I‌‍‍‍‌‍‍‌‌‍‍‍‌‍‍‍‍‌‍‍mportant Note: Write and submit both essays—one right after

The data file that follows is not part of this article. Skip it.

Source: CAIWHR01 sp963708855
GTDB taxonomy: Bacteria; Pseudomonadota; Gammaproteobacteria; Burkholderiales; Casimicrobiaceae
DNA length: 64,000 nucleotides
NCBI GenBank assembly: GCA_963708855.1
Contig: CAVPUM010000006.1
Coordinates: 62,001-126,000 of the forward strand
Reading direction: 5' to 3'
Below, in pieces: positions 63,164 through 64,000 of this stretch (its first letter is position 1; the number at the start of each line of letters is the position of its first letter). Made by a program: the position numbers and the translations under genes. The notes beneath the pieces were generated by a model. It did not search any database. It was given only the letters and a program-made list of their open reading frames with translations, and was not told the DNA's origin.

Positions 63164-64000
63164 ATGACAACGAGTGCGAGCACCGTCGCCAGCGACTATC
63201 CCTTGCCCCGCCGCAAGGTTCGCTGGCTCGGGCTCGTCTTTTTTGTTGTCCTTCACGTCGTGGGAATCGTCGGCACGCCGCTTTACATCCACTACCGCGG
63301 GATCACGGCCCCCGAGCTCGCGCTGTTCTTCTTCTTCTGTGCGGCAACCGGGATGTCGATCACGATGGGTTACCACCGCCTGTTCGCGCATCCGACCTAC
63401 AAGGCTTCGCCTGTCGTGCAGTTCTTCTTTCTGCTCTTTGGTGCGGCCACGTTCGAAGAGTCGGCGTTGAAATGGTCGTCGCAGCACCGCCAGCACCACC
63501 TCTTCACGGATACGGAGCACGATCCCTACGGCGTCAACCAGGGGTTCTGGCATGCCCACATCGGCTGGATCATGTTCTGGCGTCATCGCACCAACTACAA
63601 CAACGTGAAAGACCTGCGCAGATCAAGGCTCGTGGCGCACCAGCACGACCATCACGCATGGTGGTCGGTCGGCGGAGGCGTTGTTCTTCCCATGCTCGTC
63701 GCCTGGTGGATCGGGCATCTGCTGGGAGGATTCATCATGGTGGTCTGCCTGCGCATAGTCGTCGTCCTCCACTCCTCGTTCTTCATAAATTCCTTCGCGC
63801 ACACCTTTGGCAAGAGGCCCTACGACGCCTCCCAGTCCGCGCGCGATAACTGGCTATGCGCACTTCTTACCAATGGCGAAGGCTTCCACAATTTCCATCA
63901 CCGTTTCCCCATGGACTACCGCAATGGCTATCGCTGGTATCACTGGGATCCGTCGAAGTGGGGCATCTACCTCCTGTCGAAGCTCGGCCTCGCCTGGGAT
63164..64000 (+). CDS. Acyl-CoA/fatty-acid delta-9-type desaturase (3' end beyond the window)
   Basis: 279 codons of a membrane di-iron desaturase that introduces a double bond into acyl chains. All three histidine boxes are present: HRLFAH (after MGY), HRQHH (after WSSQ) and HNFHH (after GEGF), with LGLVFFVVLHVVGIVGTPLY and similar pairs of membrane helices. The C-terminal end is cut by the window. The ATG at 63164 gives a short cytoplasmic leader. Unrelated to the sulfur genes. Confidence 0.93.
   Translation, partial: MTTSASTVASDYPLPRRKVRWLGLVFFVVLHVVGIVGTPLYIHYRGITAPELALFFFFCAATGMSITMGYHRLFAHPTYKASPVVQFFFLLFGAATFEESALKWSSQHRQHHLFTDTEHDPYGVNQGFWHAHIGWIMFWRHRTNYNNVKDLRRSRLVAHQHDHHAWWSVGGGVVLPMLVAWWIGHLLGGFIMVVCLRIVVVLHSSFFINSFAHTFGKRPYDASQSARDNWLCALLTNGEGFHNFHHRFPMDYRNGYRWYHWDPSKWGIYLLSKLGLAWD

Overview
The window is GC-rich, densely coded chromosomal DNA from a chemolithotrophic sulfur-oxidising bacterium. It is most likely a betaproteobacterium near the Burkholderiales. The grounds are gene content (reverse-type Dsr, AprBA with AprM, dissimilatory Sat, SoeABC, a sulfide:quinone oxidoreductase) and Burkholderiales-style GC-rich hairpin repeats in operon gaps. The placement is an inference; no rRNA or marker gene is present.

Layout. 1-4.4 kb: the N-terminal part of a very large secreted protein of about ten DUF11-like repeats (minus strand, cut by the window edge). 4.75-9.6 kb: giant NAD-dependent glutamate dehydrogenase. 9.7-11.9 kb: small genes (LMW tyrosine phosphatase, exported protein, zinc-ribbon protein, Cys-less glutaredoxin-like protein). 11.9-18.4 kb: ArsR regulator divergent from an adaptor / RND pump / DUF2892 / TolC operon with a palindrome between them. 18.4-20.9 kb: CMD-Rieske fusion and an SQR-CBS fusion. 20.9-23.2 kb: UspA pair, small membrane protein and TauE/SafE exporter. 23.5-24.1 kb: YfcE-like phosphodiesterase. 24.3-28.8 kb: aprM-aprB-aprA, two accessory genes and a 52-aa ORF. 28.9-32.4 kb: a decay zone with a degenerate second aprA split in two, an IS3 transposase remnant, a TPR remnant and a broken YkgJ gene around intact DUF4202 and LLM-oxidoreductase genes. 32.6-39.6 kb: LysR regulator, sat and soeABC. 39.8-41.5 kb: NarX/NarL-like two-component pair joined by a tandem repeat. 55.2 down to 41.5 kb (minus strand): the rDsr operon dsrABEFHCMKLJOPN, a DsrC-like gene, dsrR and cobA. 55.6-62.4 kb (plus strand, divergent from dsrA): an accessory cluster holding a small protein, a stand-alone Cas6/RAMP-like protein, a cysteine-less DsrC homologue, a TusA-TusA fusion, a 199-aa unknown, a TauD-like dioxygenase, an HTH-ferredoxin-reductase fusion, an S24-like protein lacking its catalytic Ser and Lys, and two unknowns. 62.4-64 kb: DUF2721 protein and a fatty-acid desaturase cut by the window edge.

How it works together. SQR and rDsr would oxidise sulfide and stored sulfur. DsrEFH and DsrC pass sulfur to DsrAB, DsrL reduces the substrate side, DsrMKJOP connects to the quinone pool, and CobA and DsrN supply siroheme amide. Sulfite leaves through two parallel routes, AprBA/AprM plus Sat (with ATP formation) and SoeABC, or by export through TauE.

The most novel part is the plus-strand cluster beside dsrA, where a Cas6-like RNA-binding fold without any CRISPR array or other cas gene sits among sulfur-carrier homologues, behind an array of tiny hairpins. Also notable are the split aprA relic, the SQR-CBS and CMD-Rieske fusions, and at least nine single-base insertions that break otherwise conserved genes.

I‌‍‍‍‌‍‍‌‌‍‍‍‌‍‍‍‍‌‍‍mportant Note: Write and submit both essays—one right after the other—in a single document as the system will accept only one document per student. Directions for Entire Exam: Please write two double-spaced, 3 ½-page essays in formal academic style with one-inch margins and in MLA format (Works Cited section required after each essay if you quote or paraphrase). Although you are not required to quote from or paraphrase sources, you may use materials such as class texts, videos, and articles in our library databases; however, quote and/or paraphrase sparingly as you do not want your Similarity/Originality score to exceed 15%. (Note that you may refer to a general point from a source without being required to cite it; in other words, referring to an overall point is not the same as quoting or paraphrasing it.) Do not use second person (you/your), avoid first person (I/we/our) and vague words such as “stuff” and “things,” and do not wrap up your essays with predictable phrases such as “To conclude” or “In conclusion.” Be sure you have an introductory paragraph with a clear, concise thesis statement. Section One (same topic for all students) Topic: We began our course by discussing philosophical questions about art: What qualifies as Art? Can anything be Art? Or are there parameters/standards that determine if something is Art? What about Art vs. Pornography—is there a way to distinguish between the two? Must Art be useful, or if it is useful, can it still quality as Art? This is our context. For this topic, we are considering a somewhat different philosophical question about Art: Must Art be beautiful to qualify as Art? To explore this issue, first watch the following 60-minute video: Select three (3) points Scruton makes in the video to explore in your essay. Compare/contrast arguments for and against each of the three points from Scruton that you have chosen. Finally, argue for or against each point in a respectful tone (no name-calling or negative assumptions about character or motive) whether you agree or disagree with Scruton, and provide specific points to support your positions. Note: If you choose to discuss any visual works of art to support your points, provide live links or embed images (not to be included in page‌‍‍‍‌‍‍‌‌‍‍‍‌‍‍‍‍‌‍‍ count). Section Two (same topic for all students) Topic: Select two paintings completed between 1870 and 2021 that are representative of their time(s) but not presented or discussed in our class, in your Discussion Posts, in the Hughes text, or in a reading or museum presentation. (Note: You can choose a painting by an artist presented or discussed in class or in the text as long as the painting itself has not been presented/discussed in our class or text.) If you have missed class sessions and are unsure whether your preferred paintings have been presented in class by me or in student presentations, email me to confirm as you will not get credit for writing on any painting that has already been covered in our text or in class. Embedding the paintings chosen in the exam itself is preferred; however, if you are not able to do so, be sure to email me links to the two paintings you have chosen to discuss. (Email me directly at liyer@.) Part One: Your first goal is to explain why and in what ways each painting represents or echoes the history, politics, ideas, beliefs, spirit and artistic movement of its time. This should culminate in an analysis of the similarities and differences between the two paintings based on all the elements listed above. Part Two: Your second goal is to address the following questions regarding the works you select while keeping in mind that art is a personal experience: ? What caught your attention about this art? ? What words would you use to describe this art? ? What (if anything) is beautiful about this work? ? What does the work remind you of? Why? ? Can you connect the artwork to your life and/or feelings? How? ? What message (if any) do you think the artist is trying to convey? ? Do you look at life any differently after seeing this work? How? Since these questions are designed to help you to consider your own thoughts about the works you have chosen, you may use 1st person (I, me, my)—although not repetitively—in this part of the essay. Do not write as if you are responding to questions—instead, make it flow as you would a regular essay. The questions are guides to formulating your responses, and if you think that some of the questions do not apply to the works you have chosen, ignore them. You may also consider additional questions you wish to address i‌‍‍‍‌‍‍‌‌‍‍‍‌‍‍‍‍‌‍‍f you think they are relevant.

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